“Architecture is about thinking of things that haven’t been created”
Architect Kent Jackson is Design Director of American firm, SOM
. Kent joined SOM’s London office from Chicago in 1999. One of the first projects he worked on was the masterplan for New Providence Wharf, Ballymore’s mixed-use development in London’s Docklands and home to the newly launched Top Three Floors collection of apartments.
How has London changed in the time you’ve been living here?
SOM came to London in 1996, the year of Big Bang when the Stock Market was deregulated. At that time we were doing more office than residential development, including Broadgate and Canary Wharf. As a result of the City becoming an international financial centre, London has become more diverse. In terms of buildings it’s evolution has been amazing, from the O2 Centre to Tate Modern and tall buildings.
How would you describe SOM’s London office?
We have a 100 people in London including architects, structural engineers and interior designers. We see ourselves as an atelier. We never turn our back on a good idea, there is always open discussion and projects are better because of this. We like to think we mentor our ideas along.
Do you think the British share American’s enthusiasm for tall buildings?
In the UK there used to be a stigma attached to tall buildings. And you have to remember that London is not a high-rise city, like New York or Chicago where people have been living in towers for two or three generations. In London, you can get a view of London from 5 storeys. But a development like Providence Tower shows how the character of London is changing.
What’s so special about Providence Tower?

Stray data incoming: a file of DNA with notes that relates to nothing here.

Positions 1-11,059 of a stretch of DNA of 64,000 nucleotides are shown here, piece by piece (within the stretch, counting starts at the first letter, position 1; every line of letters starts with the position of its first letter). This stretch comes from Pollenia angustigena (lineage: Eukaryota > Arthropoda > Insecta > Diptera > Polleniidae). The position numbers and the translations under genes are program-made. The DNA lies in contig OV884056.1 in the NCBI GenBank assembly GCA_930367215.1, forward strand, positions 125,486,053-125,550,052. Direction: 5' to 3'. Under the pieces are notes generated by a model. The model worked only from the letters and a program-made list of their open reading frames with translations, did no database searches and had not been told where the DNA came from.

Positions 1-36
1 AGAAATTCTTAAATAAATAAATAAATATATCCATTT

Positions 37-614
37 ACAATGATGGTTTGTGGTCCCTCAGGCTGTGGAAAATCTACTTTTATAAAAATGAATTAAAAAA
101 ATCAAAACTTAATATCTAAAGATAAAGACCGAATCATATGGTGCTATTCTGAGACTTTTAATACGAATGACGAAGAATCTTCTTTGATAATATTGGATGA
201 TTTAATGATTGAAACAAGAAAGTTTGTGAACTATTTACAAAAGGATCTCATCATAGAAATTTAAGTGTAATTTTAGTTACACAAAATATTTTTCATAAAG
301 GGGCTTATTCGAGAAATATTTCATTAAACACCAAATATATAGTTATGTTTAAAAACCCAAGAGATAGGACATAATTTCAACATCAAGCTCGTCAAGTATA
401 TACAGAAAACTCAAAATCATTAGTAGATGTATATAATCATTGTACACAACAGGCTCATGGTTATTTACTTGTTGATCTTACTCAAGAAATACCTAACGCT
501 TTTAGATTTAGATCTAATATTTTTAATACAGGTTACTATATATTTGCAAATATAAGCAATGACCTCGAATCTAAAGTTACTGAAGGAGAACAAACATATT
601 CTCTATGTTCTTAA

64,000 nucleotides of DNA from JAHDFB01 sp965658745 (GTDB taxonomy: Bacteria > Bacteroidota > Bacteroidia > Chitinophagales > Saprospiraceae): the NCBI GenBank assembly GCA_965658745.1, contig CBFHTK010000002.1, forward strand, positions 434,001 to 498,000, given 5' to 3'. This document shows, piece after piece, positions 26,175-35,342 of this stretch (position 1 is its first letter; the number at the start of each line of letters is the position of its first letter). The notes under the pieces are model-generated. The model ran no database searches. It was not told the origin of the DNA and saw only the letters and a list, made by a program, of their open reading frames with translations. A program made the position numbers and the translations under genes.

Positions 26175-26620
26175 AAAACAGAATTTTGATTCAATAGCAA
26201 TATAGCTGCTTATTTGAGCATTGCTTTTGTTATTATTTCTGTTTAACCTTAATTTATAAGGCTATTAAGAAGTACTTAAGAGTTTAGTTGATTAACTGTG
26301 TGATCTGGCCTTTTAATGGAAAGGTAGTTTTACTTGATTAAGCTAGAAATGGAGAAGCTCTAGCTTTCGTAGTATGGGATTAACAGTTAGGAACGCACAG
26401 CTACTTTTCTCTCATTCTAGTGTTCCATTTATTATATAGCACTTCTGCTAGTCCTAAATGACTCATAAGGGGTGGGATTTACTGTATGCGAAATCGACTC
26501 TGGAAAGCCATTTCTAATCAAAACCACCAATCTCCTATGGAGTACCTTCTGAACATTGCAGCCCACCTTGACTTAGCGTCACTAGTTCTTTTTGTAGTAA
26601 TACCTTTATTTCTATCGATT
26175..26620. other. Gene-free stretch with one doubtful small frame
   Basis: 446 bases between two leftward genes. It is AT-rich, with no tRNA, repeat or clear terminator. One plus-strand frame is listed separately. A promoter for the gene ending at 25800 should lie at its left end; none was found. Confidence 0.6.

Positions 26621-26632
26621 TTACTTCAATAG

Providence Tower is last piece of the puzzle. Each building stands on its own merits, but this is the jewel in the crown. The building’s form allows amazing panoramic views of the riverfront. Every apartment has a riverfront view and because of its scalloped façade, none of the balconies are overlooked. And it’s also one the first developments that has embraced the Thames. Industry turned its back on the River and we have spent that last 20 years stitching it back into the city.
What do you enjoy most about living in London?
I can’t say I know every neighbourhood but that’s what London is like. On Saturday mornings I like to wander about the City when there’s no traffic and it’s empty and I can feel the history seeping through the walls. The walk across the bridges Somerset House to Waterloo Station is one of my favourites
What would be your dream commission?
It’s the projects that slip through your fingers that you always want to do but you also want commissions that allow you to dream, visionary projects that allow you to explore ideas.
What advice would you give an aspiring architect?
You have to be passionate about what you do and not sit on your credentials or repeat what you do. Architecture is about thinking of things that haven’t been created but you also need the passion to see a project through to the end.